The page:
Attacks redoubled on Ukrainian power - but who is to blame?

News by Max Metzger

Slovakian IT security company, ESET, has discovered a new wave of attacks against Ukrainian critical industries, recalling the malicious power outages of the last few years.

New cyber-attacks on Ukrainian power companies were announced yesterday by ESET, an IT security company. The Slovakian based company said its researchers had discovered a new wave of spear-phishing attacks with the aim of opening persistent backdoors into Ukrainian infrastructure.

This particular campaign was spotted when attackers sent spear-phishing emails to addresses within several of Ukraine's critical industries, mainly targeting electrical distribution companies, re-calling recent cyber-enabled power outages this month and the end of last year.

These emails weren't too original. Like most phishing emails, they came loaded with a malicious attachment. These particular emails contained a link to a .PNG file located on a remote server so the attackers would be notified when their trap was sprung and their malware delivered.

This particular malware, yet to be given a name, is based on an open-source backdoor, controlled by a Gmail account, making its network traffic hard to detect.

Similar, but by no means identical, attacks were carried out last year on Ukrainian media companies and the country's energy sector. Over the past several years, a piece of malware called BlackEnergy has been deployed against various critical sectors of Ukraine's infrastructure, last surfacing late in 2015.

BlackEnergy's source was easier to track, considering the fact that it was not only deployed against political targets but was traced back to a group, commonly referred to as Sandworm or Quedagh with links to the Russian state.

Over the past few years Ukraine has found itself in a tepid war with ethnic Russian separatists in the east of the country, widely believed to be supported by Russia. 

Nor has Russia been shy about exhibiting its cyber-offensive capability to the world or its effective dominion over its historically contested western border.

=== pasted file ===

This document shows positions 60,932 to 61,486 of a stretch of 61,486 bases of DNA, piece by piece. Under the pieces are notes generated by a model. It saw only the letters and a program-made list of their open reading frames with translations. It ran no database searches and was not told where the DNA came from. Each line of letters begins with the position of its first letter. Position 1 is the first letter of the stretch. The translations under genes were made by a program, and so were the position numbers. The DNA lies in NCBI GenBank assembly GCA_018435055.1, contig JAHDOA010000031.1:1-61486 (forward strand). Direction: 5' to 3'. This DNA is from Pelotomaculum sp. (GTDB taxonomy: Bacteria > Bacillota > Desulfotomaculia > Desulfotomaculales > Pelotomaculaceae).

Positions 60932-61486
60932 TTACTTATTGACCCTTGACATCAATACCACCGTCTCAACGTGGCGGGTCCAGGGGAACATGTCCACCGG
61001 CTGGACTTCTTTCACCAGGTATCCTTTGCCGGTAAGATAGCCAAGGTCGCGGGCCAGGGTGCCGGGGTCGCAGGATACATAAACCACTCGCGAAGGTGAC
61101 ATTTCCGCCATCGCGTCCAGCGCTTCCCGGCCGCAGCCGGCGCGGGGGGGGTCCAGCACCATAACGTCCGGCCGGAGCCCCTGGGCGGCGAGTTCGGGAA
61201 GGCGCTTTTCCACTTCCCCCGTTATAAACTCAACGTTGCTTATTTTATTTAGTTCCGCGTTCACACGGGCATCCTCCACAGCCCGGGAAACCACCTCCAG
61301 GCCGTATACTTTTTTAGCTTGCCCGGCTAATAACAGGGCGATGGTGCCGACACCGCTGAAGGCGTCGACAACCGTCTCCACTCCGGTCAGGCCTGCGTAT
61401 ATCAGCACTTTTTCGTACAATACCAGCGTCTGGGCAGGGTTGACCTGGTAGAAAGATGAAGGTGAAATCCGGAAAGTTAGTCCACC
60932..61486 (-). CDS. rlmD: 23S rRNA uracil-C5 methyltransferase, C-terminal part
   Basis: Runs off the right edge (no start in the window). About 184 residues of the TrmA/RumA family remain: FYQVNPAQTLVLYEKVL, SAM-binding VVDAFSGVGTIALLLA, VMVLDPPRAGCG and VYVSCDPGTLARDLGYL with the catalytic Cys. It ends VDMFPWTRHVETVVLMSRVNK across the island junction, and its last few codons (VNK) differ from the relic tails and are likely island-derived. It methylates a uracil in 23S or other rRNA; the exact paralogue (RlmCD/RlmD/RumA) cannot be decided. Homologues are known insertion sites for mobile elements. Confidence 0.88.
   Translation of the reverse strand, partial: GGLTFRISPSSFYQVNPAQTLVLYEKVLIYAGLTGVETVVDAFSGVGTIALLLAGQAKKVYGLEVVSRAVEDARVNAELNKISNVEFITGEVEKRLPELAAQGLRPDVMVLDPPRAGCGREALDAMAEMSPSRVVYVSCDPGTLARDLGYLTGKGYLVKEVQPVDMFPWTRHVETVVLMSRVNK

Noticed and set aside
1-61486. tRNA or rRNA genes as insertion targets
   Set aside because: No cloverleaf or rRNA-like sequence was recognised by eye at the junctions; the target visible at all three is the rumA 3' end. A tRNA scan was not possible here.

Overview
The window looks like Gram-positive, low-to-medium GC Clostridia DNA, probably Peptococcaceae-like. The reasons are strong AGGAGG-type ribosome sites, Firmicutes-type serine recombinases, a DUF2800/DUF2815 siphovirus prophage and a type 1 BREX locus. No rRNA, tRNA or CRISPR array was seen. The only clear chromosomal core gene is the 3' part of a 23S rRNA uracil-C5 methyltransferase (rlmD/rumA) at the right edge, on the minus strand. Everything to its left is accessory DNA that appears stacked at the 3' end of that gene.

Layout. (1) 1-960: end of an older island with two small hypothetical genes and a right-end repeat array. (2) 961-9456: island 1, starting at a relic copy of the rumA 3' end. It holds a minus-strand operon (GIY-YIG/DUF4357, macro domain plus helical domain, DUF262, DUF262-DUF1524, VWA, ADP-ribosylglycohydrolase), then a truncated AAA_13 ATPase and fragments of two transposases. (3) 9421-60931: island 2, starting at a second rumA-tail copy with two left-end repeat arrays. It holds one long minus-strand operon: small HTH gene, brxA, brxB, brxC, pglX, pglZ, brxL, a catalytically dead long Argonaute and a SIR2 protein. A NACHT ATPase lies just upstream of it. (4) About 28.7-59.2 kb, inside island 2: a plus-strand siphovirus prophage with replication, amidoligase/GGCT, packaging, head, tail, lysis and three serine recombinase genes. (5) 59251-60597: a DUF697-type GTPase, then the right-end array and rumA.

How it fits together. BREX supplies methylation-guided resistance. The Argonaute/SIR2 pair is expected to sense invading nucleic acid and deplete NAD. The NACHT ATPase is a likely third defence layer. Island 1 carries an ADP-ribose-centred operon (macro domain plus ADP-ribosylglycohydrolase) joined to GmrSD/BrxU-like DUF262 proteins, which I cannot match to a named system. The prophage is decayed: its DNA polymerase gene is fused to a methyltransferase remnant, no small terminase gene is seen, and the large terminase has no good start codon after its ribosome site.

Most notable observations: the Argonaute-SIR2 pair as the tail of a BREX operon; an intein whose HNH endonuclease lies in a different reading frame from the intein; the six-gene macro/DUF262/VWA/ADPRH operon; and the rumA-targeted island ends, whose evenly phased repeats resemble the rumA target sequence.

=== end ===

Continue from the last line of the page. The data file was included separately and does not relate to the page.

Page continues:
In 2007, Estonia suffered a series of massive cyber-attacks with a level of sophistication apparently not then seen in the world of cyber-security. Using a salad of high-level, expensive attacks, ranging from DDoS to Ping Floods to the use of large botnets, the attackers managed to successfully carry out a wholesale assault on the websites of Estonian government departments, the Estonian parliament, banks, newspapers and more.

To no-one's surprise Russia was immediately accused of being behind the campaign, roused to overreaction over a minor diplomatic dispute, namely the moving of a Soviet era statue in the Baltic state's capital, Tallinn. The Kremlin eventually pointed to individuals within the organisation who carried it out, not claiming direct responsibility but calmly assuring the international community that such an attack is well within its capability.

That said, ESET, which discovered the most recent attacks on the Ukrainian power grid, is hesitant to point fingers eastward. The announcement stated, “Great care should be taken before accusing a specific actor, especially a nation state. We currently have no evidence that would indicate who is behind these attacks and to attempt attribution by simple deduction based on the current political situation might bring us to the correct answer, or it might not. In any case, it is speculation at best.” It added that this may well be a false flag operation. spoke to Robert Lipovsky, a senior malware researcher at ESET, who explained how ESET came to its conclusion: “For the simple reason that have seen no evidence to back that assumption.”

So who else might be behind such an attack? Lipovsky said, “Surely, it's the work of an organised cyber-criminal group. We just don't know under whose incentives or orders (in both senses of the word, actually – they could've been hired or instructed to carry out the attacks) they're working under.”

This kind of attack may be a sign of things to come. Lipovsky wrote in his announcement of the discovery: “[An] important aspect of this case is that the attack on the Ukrainian power sector may indicate how future complex attacks could look. Power is an Achilles heel for any organization. A serious blackout is every enemy's dream.”

Find this article useful?

Get more great articles like this in your inbox every lunchtime

Video and interviews